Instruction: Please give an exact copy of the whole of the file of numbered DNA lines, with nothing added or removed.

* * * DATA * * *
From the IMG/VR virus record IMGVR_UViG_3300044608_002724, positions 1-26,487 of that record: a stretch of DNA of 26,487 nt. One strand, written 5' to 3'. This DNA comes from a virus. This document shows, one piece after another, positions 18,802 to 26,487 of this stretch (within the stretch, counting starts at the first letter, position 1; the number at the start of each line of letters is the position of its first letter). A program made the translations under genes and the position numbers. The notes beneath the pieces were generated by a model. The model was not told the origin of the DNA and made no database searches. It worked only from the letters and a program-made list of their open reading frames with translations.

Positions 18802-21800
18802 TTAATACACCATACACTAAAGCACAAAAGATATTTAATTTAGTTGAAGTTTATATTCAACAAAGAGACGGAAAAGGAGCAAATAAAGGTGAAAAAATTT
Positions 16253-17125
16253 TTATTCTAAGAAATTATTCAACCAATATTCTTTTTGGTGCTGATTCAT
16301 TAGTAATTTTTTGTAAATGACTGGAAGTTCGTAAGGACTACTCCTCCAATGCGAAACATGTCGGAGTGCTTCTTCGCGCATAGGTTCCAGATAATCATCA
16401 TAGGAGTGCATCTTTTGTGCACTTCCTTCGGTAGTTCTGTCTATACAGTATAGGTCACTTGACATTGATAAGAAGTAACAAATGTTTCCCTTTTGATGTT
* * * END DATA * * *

From the IMG/VR virus record IMGVR_UViG_3300044608_002724, positions 1-26,487 of that record: a stretch of DNA of 26,487 nt. One strand, written 5' to 3'. This DNA comes from a virus. This document shows, one piece after another, positions 18,802 to 26,487 of this stretch (within the stretch, counting starts at the first letter, position 1; the number at the start of each line of letters is the position of its first letter). A program made the translations under genes and the position numbers. The notes beneath the pieces were generated by a model. The model was not told the origin of the DNA and made no database searches. It worked only from the letters and a program-made list of their open reading frames with translations.

Positions 18802-21800
18802 TTAATACACCATACACTAAAGCACAAAAGATATTTAATTTAGTTGAAGTTTATATTCAACAAAGAGACGGAAAAGGAGCAAATAAAGGTGAAAAAATTT
Positions 16253-17125
16253 TTATTCTAAGAAATTATTCAACCAATATTCTTTTTGGTGCTGATTCAT
16301 TAGTAATTTTTTGTAAATGACTGGAAGTTCGTAAGGACTACTCCTCCAATGCGAAACATGTCGGAGTGCTTCTTCGCGCATAGGTTCCAGATAATCATCA
16401 TAGGAGTGCATCTTTTGTGCACTTCCTTCGGTAGTTCTGTCTATACAGTATAGGTCACTTGACATTGATAAGAAGTAACAAATGTTTCCCTTTTGATGTT